IDI Vice President of Research Prof. Mordechai Kremnitzer was one of the most vocal opponents of a Knesset bill that would enable neighborhood committees to disqualify prospective residents on the basis of “lack of suitability for the community’s social-cultural fabric.” Find out more about his position in this op-ed and video interview.
This analysis of Haim Hecht's television series called "Fixing Israel", an investigative show about what's "gone wrong" in Israel, by Tal Arbel, an MA student in the History and Philosophy of the Sciences and Ideas at Tel Aviv University, was originally published in The Seventh Eye on February 28, 2007. In a detailed critique of the show, Arbel understands Hecht's pretentious demand for a blanket organizational reform of the Zionist enterprise as blurring the boundary between a television show and a realistic, productive public campaign.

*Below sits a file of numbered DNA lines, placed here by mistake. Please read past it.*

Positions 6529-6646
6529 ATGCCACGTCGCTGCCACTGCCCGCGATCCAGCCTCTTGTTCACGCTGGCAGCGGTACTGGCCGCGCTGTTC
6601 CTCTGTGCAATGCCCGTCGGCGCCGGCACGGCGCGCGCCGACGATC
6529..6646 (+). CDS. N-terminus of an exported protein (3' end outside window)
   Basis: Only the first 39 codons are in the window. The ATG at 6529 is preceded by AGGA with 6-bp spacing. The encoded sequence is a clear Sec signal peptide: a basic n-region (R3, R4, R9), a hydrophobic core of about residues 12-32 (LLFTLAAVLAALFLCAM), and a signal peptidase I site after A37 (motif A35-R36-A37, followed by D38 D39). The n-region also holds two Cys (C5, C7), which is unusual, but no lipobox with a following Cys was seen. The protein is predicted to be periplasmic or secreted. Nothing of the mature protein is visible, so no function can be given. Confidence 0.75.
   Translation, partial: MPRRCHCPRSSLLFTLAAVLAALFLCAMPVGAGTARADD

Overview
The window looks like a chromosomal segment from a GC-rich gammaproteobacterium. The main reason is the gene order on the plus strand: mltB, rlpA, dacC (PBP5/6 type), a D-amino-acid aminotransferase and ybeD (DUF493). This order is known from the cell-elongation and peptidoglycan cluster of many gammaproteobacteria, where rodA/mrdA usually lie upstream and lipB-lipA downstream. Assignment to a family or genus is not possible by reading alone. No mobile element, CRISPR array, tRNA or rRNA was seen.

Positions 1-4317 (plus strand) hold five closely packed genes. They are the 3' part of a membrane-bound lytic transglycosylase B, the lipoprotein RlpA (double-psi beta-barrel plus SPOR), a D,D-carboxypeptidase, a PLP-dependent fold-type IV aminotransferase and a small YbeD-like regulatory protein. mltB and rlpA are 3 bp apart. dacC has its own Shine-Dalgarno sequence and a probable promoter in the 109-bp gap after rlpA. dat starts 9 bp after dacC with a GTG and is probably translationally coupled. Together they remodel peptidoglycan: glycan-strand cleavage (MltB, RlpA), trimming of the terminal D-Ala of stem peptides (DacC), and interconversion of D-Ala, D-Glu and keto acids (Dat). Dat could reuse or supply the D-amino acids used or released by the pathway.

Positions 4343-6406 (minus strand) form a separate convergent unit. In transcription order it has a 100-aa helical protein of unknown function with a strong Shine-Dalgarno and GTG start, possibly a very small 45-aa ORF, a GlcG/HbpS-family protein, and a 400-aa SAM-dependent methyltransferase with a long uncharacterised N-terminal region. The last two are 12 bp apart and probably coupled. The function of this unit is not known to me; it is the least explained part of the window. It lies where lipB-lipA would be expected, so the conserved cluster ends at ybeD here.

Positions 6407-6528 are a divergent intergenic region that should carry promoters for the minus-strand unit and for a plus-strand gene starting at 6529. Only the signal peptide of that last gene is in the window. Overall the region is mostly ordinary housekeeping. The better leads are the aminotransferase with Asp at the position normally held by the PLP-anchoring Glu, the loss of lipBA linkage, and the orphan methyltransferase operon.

The Chief Rabbinate of the State of Israel recently called into question the validity of conversions performed under the auspices of the Israel Defense Forces. In this article, which is an abridged version of an article that was originally published in Hebrew in the Makor Rishon weekly newspaper, IDI researcher Netanel Fisher analyzes developments in this debate and calls for the formation of a coalition of the moderate Jewish majority.